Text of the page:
The Canadian Advanced Technology Alliance (CATA) wants accountability from the federal government.
Two years in the making, a blueprint to be released shortly outlines a “stark contrast” with the feds approach to procurement changes for Public Works and Government Services Canada (PWGSC).
Over 9,000 complaints via e-mail and phone last week may have led to the freeze in procurement reform announced by Michael M. Fortier, Minister, PWGSC.
The current Request for Standing Offers for Temporary Help Services will be revised, however, PWGSC spokesperson Pierre Manoni emphasized that no freeze has taken place.
“The important thing to understand is that the call for proposal for Temporary Help Services is being revised pending further consultations with the industry.” said Manoni. “Minister Fortier has confirmed that the department will continue to hold consultations with the major industry associations and the suppliers before proceeding with certain elements of the procurement reform.”
Issues that plague PWGSC policy change is nothing new — concerns were raised two years ago and steering committees were created.
“Industry leaders volunteered their time to help provide expertise and feedback on possible modifications to procurement,” said Keith Carter, CATA representative and steering committee member. “Steering committees conducted research and provided continual input.”
At issue for Carter is despite an 18 month participation by industry representatives, a $20 million contract was created with U.S.-based management consulting firm A.T Kearney.
During a June committee meeting Carter said he and fellow committee members were told that their recommendations would not be used, and that Kearney would replace them as counselor.
Committee members were given the structure of the methodology used, but not the actual report, which was deemed private information, according to Carter.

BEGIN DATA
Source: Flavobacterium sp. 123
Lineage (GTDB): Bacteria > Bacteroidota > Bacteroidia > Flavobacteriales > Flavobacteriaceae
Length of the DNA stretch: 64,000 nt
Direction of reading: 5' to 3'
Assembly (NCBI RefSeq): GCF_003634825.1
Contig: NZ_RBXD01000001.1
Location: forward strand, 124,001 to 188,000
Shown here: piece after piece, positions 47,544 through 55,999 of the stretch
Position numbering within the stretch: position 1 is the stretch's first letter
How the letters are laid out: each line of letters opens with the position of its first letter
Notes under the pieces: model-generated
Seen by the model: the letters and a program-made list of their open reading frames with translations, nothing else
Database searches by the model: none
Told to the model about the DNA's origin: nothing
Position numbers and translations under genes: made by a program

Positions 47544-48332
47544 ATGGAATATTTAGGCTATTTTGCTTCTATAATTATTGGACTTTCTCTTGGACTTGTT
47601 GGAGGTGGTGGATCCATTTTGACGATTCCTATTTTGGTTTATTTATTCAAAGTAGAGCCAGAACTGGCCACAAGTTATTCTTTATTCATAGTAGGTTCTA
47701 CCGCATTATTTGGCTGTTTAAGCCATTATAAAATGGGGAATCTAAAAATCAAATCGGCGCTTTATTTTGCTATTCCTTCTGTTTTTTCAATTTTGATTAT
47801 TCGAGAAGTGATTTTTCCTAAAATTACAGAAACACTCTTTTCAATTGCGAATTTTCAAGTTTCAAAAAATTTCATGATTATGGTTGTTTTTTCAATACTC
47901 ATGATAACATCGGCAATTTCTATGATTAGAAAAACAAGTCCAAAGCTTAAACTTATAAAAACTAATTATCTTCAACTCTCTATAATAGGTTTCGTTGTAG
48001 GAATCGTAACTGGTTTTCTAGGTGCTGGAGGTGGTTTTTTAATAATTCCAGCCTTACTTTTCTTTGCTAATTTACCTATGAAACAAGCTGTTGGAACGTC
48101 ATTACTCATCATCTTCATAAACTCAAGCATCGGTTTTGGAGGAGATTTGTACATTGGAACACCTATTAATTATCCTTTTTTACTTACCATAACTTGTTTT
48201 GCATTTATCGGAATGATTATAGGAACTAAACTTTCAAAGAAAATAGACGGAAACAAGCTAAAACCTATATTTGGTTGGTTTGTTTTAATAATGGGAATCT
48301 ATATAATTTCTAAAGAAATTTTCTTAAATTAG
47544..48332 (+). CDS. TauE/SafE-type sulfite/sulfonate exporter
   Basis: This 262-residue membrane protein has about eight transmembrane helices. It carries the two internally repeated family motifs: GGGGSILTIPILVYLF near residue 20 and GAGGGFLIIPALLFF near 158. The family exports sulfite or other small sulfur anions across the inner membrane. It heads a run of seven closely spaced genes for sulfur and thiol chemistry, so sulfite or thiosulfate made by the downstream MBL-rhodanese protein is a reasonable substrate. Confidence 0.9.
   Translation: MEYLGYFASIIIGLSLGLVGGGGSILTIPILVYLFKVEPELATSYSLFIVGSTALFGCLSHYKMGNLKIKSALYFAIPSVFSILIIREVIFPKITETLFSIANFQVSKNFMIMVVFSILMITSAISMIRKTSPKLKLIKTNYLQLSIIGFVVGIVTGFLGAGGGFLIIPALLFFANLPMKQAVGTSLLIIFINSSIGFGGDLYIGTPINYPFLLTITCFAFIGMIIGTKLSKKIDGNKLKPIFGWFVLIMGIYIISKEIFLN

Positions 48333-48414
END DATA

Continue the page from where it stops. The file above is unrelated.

“There was no warning as to what the meeting was about,” he said. “I was completely floored that they had engaged A.T Kearney.”
Manoni would not comment on the Kearney contract.
The approaches presented during the Kearney announcement baffled John Reid, CATA president.
“In the briefing, some of the approaches were unworkable and there was a total disregard and disrespect for the work that had been done collaboratively between industry and government,” Reid said. “They were hit by concepts such as reverse auction. (Reverse auctioning) would be quite devastating to the industrial fabric of Canada.”
Reverse auctioning strips vendors of providing quality service or any other value added to the bid, said Reid. He fears that it will result in less competition and virtually the elimination of small to medium sized Canadian businesses.
U.S. companies would likely flood the market because vendors have to be a substantial-sized company to be a contender, said Reid.
“It’s a real lottery now. If you win, you stand a good chance of growing your company significantly being one of few vendors,” said Carter. “If you lose, you lose the opportunity to work for the government for a period of two years.
“In Ottawa, it’s really significant because a lot of SME’s do most of their business with the federal government.”
Reid is calling for a full freeze and investigation. However, even if an investigation takes place, Carter said damage has already been done.
“The announced procurement reforms have already had an effect,” he said. “Business is down right now and companies will be hesitant to do business.”
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